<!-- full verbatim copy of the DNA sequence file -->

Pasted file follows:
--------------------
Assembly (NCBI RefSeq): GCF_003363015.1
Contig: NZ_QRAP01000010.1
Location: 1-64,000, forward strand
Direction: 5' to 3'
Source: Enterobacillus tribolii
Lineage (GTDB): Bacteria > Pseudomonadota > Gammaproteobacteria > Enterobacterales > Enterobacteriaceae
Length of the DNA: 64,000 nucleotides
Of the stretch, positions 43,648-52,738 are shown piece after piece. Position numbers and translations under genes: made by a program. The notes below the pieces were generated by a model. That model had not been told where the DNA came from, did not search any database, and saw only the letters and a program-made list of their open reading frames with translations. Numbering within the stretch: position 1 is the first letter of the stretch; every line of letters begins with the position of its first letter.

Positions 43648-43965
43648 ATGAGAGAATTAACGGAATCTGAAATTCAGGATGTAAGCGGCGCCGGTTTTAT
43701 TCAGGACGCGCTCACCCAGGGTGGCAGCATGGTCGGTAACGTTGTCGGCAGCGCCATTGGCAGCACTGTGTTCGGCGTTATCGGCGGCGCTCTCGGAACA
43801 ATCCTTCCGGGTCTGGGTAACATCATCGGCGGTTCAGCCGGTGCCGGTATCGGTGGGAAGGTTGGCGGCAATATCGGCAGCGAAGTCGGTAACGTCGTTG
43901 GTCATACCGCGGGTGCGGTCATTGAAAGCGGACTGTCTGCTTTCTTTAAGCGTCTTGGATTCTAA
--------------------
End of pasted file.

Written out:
Assembly (NCBI RefSeq): GCF_003363015.1
Contig: NZ_QRAP01000010.1
Location: 1-64,000, forward strand
Direction: 5' to 3'
Source: Enterobacillus tribolii
Lineage (GTDB): Bacteria > Pseudomonadota > Gammaproteobacteria > Enterobacterales > Enterobacteriaceae
Length of the DNA: 64,000 nucleotides
Of the stretch, positions 43,648-52,738 are shown piece after piece. Position numbers and translations under genes: made by a program. The notes below the pieces were generated by a model. That model had not been told where the DNA came from, did not search any database, and saw only the letters and a program-made list of their open reading frames with translations. Numbering within the stretch: position 1 is the first letter of the stretch; every line of letters begins with the position of its first letter.

Positions 43648-43965
43648 ATGAGAGAATTAACGGAATCTGAAATTCAGGATGTAAGCGGCGCCGGTTTTAT
43701 TCAGGACGCGCTCACCCAGGGTGGCAGCATGGTCGGTAACGTTGTCGGCAGCGCCATTGGCAGCACTGTGTTCGGCGTTATCGGCGGCGCTCTCGGAACA
43801 ATCCTTCCGGGTCTGGGTAACATCATCGGCGGTTCAGCCGGTGCCGGTATCGGTGGGAAGGTTGGCGGCAATATCGGCAGCGAAGTCGGTAACGTCGTTG
43901 GTCATACCGCGGGTGCGGTCATTGAAAGCGGACTGTCTGCTTTCTTTAAGCGTCTTGGATTCTAA